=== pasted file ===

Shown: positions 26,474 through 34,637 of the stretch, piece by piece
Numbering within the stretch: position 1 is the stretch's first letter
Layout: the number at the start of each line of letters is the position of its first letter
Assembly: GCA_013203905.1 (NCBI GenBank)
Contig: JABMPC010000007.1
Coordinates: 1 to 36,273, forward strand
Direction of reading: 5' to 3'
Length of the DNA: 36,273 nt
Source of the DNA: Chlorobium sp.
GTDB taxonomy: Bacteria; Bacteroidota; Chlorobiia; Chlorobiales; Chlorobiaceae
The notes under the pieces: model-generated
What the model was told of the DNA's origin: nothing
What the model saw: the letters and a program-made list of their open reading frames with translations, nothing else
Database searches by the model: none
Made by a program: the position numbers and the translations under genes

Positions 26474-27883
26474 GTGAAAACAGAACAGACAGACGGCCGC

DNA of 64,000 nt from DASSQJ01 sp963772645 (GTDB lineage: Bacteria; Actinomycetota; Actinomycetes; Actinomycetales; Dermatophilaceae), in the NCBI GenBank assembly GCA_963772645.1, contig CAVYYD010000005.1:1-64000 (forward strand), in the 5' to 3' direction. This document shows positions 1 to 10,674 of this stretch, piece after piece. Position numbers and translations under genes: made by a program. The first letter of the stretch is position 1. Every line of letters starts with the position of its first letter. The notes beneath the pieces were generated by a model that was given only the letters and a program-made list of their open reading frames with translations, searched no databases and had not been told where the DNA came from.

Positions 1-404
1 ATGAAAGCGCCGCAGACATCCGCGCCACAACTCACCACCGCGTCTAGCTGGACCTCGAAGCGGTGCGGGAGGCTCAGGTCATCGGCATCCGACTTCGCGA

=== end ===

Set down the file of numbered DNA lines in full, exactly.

Shown: positions 26,474 through 34,637 of the stretch, piece by piece
Numbering within the stretch: position 1 is the stretch's first letter
Layout: the number at the start of each line of letters is the position of its first letter
Assembly: GCA_013203905.1 (NCBI GenBank)
Contig: JABMPC010000007.1
Coordinates: 1 to 36,273, forward strand
Direction of reading: 5' to 3'
Length of the DNA: 36,273 nt
Source of the DNA: Chlorobium sp.
GTDB taxonomy: Bacteria; Bacteroidota; Chlorobiia; Chlorobiales; Chlorobiaceae
The notes under the pieces: model-generated
What the model was told of the DNA's origin: nothing
What the model saw: the letters and a program-made list of their open reading frames with translations, nothing else
Database searches by the model: none
Made by a program: the position numbers and the translations under genes

Positions 26474-27883
26474 GTGAAAACAGAACAGACAGACGGCCGC

DNA of 64,000 nt from DASSQJ01 sp963772645 (GTDB lineage: Bacteria; Actinomycetota; Actinomycetes; Actinomycetales; Dermatophilaceae), in the NCBI GenBank assembly GCA_963772645.1, contig CAVYYD010000005.1:1-64000 (forward strand), in the 5' to 3' direction. This document shows positions 1 to 10,674 of this stretch, piece after piece. Position numbers and translations under genes: made by a program. The first letter of the stretch is position 1. Every line of letters starts with the position of its first letter. The notes beneath the pieces were generated by a model that was given only the letters and a program-made list of their open reading frames with translations, searched no databases and had not been told where the DNA came from.

Positions 1-404
1 ATGAAAGCGCCGCAGACATCCGCGCCACAACTCACCACCGCGTCTAGCTGGACCTCGAAGCGGTGCGGGAGGCTCAGGTCATCGGCATCCGACTTCGCGA